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 Warm Up


Warming up is an essential prerequisite for any sportsperson to face the physical load of the training session or competition.  Proper warming up is indispensable to the player to prepare him for the physical exertion and to prevent injuries. Warming up is the physiological as well as the psychological preparation of the player before the main event.  For performance in any sporting activity, a great deal of physical exertion is called for. In order to face the stress of a rigorous training session or a competition, the player needs a gradual transition from rest to intensive activity. If the player does not warm up properly, the required amount of blood will not be supplied to the arteries in time, leaving him fatigued after the first burst of activity and his stiff muscles may make him injury prone. Warm up exercises activate the muscles of the body by toning them up, increases flexibility by loosening the muscles and increases the heart rate. Arteries and capillaries open up to increase blood flow to the muscles, which in-turn activates the nervous system, reduce time for motor reaction and improve body coordination.

Warming up can be achieved either through active or passive means. Massage, hot water bath or steam bath are the passive means of warming up while physical activity such as walking, jogging, bending and stretching exercises constitute active warming up. For sports persons, passive warming up by itself will not be sufficient to bring the body heat to the required level. Active warming up is an essential pre-requisite for the sports person before undertaking any strenuous physical activity, be it a training session or the actual competition.


Studies have revealed that warming up has the psychological effect of motivating the player to give his best performance provided he enjoys the warming up experience and believes in the benefits of the warming up session. It is important that warming up methods are employed keeping in view the physical and nervous condition of the player and should be devised individually as far as possible especially for the elite sport persons. The player must guard against the warming up session becoming too much of a ritual but should adjust to changing conditions. Warming up exercises must be kept as simple as possible so that the player does not have any particular nervous or physical exertion while performing them.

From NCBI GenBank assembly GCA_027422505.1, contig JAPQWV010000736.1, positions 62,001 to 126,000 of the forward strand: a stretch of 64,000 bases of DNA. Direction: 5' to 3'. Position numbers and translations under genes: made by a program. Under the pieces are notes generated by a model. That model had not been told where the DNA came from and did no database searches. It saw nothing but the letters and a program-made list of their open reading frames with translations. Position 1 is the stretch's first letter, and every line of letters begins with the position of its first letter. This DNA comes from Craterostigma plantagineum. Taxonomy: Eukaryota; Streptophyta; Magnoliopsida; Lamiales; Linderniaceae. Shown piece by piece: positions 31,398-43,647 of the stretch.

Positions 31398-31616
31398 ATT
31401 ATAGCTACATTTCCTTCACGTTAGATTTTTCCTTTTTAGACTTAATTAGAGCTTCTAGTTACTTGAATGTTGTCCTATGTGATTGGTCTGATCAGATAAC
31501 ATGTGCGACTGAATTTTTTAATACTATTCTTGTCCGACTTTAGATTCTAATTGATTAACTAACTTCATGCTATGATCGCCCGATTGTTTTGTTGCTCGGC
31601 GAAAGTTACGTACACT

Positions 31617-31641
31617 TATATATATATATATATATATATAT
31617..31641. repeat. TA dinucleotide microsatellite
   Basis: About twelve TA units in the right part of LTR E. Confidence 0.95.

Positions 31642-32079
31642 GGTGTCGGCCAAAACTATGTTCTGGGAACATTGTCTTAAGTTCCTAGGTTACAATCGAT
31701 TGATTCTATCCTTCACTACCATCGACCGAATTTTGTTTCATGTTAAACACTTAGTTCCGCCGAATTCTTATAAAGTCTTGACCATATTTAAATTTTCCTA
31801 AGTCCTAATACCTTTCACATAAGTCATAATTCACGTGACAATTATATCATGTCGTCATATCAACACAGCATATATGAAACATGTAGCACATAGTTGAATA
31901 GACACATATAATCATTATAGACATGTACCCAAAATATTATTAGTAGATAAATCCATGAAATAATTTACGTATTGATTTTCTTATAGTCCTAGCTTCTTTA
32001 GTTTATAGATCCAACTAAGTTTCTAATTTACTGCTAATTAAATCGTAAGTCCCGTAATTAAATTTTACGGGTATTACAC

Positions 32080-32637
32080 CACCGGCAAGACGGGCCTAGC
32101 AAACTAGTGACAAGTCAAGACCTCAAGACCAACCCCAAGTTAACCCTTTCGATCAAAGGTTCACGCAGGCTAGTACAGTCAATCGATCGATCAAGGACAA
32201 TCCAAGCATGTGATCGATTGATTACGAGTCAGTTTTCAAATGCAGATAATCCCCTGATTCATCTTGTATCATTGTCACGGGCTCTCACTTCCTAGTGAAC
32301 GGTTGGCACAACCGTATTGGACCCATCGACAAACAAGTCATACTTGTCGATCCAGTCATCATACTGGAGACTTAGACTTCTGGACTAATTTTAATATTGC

The player should have some relaxation between the warming up and the actual competition. Passive warming up such as a massage or a chemical rub down is considered beneficial between the active warming up and start of the main event. Care should be taken that the passive warm up / rest period is not for too long as this will have the adverse effect of warm down or cool down of the player before the main event. The factors that have a bearing on warming up are age, sex, weather conditions, experience and aptitude of the player. Warm up before a practise session tends to be longer as compared to a warming up session before the competition which is of shorter duration but more intense.

Warming up can be classified into two types, i.e., General Warming up and Specific Warming up. General warming up is for the total organism involving all parts of the body to loosen the muscles. The methods used for general warming up include jogging, callisthenic exercises for the neck, arms, shoulders, abdomen, legs and back followed by stretching exercise to limber up the muscles of the body. Stretching not only loosens the muscles of the body but strengthens the connecting tissues as well. The increased temperature through stretching exercises protects the body from muscle injuries during exercise. Gymnastic exercises are considered most suitable for general warming up since the player makes maximum use of his limbs to perform the exercises.